Pope Francis on Sunday warned German Catholics against implementing reforms while speaking to journalists on his flight back from Bahrain.
"I say to German Catholics: Germany has a great Protestant Church, but I don't want another one, because it won't be as good," the pope said. Francis was responding to a question as to what Germany's Catholic Church should do in the face of decreasing membership.
"I am not saying go backwards, no; but go to the source of inspiration, to the roots," he stressed, warning against entering "contingent" discussions that move away from the "core of theology."
What is the German Catholic Church's reform movement?
Pope Francis was responding to the progressive German Catholic movement known as the "Synodal Path," which has proposed broad reforms amid declining membership and changing public attitudes.
Record numbers of Germans have left their congregations in recent years, with church membership dropping below 50% for the first time in 2021.
Results from a survey published in September of this year suggested that 58% of German Catholics opposed anti-abortion statements made by Pope Francis. The church has also been rocked by child sex abuse scandals.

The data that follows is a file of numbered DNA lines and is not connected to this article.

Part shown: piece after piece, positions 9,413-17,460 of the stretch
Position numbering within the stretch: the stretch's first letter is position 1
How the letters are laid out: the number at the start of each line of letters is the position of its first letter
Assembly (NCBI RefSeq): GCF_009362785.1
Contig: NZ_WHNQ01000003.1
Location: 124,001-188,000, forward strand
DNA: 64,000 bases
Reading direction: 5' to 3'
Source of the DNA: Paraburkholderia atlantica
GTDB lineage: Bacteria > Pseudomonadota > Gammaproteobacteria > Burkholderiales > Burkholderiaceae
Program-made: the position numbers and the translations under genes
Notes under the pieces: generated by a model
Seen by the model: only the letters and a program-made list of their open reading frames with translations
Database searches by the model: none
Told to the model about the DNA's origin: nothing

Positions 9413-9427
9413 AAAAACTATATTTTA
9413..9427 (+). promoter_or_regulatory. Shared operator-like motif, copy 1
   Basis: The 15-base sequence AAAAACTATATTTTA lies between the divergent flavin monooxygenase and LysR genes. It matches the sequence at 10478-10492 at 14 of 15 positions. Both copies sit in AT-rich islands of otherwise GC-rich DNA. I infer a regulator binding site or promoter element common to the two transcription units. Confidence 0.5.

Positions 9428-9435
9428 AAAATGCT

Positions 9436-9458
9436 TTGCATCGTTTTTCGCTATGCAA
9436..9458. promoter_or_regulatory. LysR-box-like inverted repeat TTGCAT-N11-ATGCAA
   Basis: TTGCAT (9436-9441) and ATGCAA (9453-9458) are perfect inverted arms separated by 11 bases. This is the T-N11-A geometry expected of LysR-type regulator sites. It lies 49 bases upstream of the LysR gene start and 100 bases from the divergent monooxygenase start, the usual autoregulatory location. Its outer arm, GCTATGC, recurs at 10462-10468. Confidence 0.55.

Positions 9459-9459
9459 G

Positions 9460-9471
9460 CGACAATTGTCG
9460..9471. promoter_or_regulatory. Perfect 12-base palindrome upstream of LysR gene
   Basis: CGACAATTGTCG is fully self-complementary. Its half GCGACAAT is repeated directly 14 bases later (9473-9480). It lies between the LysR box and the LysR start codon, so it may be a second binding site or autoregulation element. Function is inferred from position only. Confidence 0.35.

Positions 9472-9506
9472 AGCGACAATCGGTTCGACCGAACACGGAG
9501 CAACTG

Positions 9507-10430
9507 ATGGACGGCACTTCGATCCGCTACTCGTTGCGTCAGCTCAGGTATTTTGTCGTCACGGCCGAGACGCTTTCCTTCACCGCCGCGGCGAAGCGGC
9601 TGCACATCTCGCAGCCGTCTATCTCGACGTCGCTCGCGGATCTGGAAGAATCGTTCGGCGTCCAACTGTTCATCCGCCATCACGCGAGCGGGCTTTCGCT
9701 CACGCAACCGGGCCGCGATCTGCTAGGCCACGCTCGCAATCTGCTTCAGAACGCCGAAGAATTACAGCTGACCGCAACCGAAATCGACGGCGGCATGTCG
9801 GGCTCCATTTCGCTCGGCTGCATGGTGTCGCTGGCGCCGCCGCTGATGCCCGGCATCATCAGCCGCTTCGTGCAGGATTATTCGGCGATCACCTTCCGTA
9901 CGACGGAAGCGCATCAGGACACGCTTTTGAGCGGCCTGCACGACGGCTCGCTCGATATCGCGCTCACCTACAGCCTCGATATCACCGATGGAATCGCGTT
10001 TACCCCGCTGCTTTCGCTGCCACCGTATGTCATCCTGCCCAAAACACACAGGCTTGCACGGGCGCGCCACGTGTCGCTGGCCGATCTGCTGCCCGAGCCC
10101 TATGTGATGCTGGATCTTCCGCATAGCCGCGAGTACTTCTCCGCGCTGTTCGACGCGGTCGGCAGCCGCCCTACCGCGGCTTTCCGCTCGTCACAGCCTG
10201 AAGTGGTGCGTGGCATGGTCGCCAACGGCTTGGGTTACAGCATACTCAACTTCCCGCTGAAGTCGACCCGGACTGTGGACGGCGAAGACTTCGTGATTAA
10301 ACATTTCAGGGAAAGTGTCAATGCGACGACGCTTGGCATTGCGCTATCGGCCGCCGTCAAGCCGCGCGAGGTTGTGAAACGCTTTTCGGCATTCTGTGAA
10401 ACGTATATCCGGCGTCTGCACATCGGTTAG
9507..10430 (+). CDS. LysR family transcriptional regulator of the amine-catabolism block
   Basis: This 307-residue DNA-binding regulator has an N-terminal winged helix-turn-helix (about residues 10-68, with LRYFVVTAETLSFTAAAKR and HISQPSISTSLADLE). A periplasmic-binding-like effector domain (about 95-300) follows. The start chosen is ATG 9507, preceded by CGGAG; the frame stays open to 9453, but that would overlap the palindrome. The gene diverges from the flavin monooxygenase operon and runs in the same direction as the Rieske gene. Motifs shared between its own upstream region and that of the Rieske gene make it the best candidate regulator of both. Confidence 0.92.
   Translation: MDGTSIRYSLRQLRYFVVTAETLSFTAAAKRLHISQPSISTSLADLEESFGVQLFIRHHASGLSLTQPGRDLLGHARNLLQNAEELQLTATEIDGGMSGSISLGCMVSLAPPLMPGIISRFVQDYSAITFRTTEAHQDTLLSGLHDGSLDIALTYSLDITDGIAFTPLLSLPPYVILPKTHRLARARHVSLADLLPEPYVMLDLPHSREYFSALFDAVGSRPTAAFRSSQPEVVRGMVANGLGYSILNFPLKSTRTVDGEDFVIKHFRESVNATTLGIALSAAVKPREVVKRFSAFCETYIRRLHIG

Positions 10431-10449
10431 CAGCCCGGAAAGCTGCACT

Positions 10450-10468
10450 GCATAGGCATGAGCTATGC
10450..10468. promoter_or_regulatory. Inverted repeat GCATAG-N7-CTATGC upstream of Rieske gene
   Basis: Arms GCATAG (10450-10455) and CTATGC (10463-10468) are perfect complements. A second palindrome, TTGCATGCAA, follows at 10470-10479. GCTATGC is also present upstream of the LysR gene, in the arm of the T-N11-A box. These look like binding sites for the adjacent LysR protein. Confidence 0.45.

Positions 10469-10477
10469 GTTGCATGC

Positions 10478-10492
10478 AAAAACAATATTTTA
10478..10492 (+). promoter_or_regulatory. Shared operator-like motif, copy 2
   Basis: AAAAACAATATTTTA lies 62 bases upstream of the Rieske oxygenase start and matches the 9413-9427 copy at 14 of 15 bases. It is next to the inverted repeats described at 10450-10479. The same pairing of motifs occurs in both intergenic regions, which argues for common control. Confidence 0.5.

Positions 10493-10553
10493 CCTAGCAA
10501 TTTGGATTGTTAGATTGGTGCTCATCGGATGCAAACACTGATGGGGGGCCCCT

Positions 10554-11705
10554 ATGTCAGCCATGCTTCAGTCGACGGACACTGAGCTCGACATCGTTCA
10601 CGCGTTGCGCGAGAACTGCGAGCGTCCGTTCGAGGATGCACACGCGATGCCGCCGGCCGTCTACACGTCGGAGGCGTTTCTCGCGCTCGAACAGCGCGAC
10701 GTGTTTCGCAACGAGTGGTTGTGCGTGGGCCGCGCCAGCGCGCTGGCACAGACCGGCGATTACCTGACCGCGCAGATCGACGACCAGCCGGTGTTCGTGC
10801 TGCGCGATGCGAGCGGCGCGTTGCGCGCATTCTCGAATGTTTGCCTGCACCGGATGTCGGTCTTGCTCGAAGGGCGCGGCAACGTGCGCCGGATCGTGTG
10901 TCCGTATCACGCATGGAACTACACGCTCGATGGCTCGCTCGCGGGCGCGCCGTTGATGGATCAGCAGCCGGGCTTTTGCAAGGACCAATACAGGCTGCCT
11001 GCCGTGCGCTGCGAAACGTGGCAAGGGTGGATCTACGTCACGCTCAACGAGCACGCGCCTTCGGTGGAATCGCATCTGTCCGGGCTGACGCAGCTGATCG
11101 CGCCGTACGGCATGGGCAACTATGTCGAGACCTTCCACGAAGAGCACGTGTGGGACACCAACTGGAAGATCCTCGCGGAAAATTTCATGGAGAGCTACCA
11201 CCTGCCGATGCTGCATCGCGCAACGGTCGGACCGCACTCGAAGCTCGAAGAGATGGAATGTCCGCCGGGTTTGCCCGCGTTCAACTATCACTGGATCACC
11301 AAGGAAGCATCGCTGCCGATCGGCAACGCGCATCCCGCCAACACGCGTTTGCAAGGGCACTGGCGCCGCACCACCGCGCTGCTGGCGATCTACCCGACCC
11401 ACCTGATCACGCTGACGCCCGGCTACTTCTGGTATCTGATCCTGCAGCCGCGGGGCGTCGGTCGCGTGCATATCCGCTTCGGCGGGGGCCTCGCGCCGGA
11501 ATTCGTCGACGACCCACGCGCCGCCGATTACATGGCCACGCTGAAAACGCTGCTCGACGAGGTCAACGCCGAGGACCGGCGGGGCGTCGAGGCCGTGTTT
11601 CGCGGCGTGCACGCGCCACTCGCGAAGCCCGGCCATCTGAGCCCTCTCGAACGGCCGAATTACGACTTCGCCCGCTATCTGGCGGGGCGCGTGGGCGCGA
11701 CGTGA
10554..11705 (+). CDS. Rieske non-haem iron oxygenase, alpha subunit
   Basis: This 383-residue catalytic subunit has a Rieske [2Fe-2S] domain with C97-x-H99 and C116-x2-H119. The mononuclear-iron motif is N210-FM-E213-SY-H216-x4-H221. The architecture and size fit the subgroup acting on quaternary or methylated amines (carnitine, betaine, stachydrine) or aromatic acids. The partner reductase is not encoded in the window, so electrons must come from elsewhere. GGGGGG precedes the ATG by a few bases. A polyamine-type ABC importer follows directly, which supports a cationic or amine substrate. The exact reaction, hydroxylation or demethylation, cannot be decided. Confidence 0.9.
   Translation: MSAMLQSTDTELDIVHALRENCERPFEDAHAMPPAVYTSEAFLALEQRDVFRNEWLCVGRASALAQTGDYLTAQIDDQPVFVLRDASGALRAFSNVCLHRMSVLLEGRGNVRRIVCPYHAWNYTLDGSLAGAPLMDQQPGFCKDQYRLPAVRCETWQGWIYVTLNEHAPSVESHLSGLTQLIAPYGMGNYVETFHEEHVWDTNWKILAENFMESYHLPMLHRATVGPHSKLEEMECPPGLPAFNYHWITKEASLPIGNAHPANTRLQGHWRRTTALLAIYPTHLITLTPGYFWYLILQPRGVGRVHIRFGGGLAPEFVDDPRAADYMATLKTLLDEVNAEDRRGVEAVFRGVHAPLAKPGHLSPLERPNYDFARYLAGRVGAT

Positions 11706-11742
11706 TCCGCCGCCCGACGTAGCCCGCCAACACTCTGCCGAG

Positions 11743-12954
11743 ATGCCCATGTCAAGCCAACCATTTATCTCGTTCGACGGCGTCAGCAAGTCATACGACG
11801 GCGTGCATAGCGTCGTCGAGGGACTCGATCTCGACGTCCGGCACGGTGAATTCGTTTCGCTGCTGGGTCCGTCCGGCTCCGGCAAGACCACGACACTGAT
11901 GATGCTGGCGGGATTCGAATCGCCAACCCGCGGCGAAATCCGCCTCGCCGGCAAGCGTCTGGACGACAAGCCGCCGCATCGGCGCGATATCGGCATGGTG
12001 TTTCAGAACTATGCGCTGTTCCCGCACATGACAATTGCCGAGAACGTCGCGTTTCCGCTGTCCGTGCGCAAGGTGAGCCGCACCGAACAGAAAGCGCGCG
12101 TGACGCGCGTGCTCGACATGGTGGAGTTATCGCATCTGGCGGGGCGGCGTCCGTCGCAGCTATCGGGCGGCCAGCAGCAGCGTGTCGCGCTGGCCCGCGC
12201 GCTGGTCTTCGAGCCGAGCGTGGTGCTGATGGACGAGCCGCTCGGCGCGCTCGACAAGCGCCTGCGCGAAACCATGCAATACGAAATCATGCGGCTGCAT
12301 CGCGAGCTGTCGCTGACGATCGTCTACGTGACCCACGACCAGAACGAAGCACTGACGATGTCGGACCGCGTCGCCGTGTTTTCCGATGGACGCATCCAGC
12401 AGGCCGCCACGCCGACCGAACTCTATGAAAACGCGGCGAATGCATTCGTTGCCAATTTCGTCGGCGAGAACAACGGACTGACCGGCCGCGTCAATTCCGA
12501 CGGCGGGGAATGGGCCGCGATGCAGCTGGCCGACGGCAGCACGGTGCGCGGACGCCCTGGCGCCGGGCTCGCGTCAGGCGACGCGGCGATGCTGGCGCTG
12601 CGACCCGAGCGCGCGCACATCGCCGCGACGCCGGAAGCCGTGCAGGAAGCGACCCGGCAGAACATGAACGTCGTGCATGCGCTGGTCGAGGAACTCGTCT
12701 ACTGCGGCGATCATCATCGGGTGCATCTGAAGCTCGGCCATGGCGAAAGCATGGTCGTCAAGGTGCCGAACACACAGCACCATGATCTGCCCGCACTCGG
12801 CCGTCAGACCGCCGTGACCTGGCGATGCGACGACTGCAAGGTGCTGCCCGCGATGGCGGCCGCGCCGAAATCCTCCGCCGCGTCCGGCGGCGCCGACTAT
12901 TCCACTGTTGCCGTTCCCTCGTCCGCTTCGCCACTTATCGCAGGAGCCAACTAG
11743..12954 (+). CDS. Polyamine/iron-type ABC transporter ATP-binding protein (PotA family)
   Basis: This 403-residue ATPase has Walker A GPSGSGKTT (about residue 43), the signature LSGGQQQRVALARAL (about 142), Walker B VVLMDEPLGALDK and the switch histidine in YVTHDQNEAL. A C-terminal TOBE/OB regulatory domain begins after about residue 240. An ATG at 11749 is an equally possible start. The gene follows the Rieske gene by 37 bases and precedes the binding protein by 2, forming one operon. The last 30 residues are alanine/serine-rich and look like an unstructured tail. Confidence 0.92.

"The Synodal Path in Germany does not have the authority to oblige the bishops and the faithful to accept new forms of leadership and new orientations of doctrine and morals," it said.
The statement went on to say that this "would represent a wound to ecclesial communion and a threat to the unity of the Church."
What are the Synodal Path's proposed reforms?
In January, around 120 priests and employees of the Catholic church in the Germany came out as members of the LGBTQ community and called for an end to "outdated statements of church doctrine" on sexuality and gender.
In February, the Synodal Path called for the Catholic Church to allow priests to marry, women to become deacons and for same-sex marriages to be blessed by the church. The group also called for ordinary Catholics to have more of a say in how the church operates.
This report was written in part with material from the German Press Agency.
Edited by: Amanda Rivkin